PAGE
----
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Field Notes - News from the Farm

18th March - 24th March

Welcome back to Field Notes. Each week we will be bringing you news from FarmED: from what’s happening in the fields and hedgerows, to updates from the farm to fork Café and the conference barn: a space where people from all walks of life meet to find out more about regenerative agriculture. Come with us on a one-of-a-kind journey as we ride the natural highs and lows of farming life.

Field Record: What's been happening on the 107 acres of Honeydale Farm?

A pair of Boxing March hares signalling spring at the farm!

This week marked the Spring Equinox: the arrival of spring. The word equinox comes from the Latin term for ‘equal night’: aequus (equal) and nox (night), and honours the day and night being of equal length. The overarching theme of the equinox is ‘balance’, and Pagans believed that at this time, the male sun was in harmony with the female moon. 

The Spring Equinox is a celebration of Earth’s awakening and renewed sense of life; the earth is waking from its winter slumber and bringing with it new gifts. Take your time to notice them: bright blooms like daffodils, tulips, daisies and crocuses lining footpaths, spring greens and sprouts shooting up, lambs taking their first steps, and the taste of wild garlic and mustard flowers dancing on your tongue.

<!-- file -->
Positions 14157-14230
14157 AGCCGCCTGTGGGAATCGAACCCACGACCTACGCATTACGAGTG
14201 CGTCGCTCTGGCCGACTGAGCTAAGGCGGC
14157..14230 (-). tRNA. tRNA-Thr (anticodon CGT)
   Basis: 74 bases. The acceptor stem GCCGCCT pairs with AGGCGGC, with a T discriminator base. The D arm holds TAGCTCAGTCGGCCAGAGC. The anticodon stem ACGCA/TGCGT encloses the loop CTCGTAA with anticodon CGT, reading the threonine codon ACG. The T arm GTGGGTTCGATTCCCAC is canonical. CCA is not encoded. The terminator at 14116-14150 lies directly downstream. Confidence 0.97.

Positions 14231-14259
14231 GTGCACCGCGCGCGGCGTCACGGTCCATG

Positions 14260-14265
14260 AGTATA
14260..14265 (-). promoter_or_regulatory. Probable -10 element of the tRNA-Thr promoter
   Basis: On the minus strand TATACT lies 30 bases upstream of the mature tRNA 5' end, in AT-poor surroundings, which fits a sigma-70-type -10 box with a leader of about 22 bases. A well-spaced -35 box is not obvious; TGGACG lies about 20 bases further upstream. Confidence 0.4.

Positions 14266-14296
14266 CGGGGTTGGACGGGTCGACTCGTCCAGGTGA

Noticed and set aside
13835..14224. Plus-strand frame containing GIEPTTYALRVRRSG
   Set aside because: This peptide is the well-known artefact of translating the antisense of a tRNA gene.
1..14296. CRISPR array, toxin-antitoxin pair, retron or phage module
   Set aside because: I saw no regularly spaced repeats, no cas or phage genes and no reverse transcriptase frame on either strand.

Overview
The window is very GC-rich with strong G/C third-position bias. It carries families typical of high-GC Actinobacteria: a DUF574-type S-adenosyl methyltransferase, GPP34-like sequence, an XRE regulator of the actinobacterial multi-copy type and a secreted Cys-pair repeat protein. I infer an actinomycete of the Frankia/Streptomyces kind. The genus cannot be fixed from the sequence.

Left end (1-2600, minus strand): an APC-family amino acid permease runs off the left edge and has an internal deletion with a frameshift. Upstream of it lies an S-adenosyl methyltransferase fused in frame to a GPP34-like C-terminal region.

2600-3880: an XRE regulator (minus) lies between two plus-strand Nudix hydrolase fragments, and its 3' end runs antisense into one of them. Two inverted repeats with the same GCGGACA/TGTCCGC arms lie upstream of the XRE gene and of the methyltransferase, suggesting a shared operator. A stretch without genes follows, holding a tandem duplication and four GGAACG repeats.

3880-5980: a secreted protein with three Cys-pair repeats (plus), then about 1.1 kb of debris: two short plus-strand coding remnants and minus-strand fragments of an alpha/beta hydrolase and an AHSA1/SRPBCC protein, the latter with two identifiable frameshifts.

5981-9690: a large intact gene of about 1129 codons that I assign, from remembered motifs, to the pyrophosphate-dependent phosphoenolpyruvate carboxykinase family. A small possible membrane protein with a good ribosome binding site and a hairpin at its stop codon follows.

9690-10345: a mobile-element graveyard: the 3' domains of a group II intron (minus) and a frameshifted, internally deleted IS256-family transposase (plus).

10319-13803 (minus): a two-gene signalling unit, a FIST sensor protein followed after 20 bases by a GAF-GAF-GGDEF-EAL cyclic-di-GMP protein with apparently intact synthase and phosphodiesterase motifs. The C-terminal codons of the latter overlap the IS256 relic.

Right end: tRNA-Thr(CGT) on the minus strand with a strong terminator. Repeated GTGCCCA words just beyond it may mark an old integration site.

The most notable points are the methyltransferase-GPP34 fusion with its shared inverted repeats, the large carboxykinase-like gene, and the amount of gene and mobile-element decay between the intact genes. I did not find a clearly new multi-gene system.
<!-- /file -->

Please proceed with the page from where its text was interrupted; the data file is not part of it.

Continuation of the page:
In ancient times, Pagans celebrated the goddess ‘Ostara’ during the Spring Equinox; the goddess of dawn, spring, fertility and rebirth. Historically, work was carried out at this time to ensure a fruitful year on farms: horses, ploughs, seeds and homes were blessed, and predictions would be made for the health of livestock and crops. 

Here at the farm, our days are still guided by the rhythms of nature. We’ve been busy ploughing and cultivating the land ready for our next herbal ley rotation. As you come down the drive, you may notice that the field to your right has turned from green to brown, with the sunflower heads picked clean by our wild birds. We’re now readying the soil for a new seed mix. Come summer, we hope it will be a haven for wildlife. 

A beautiful Yellowhammer sighted last week!

Cafe Catch-Up: What's new in the cafe?

To welcome in the spring, we’ve adorned our tables with vases of tulips from the farm and updated our menu to feature fresh spring produce from the kitchen garden. 

We also have an exciting announcement…the Cafe will now be serving a mid-week meat dish on Wednesdays! Currently on the menu is locally-sourced venison from Ditchley Park Estate, and last week, this came in the form of venison burgers with homemade polenta chips, slaw and salad leaves from the kitchen garden. It went down a treat with Cafe customers and we look forward to supporting more local farms in the future.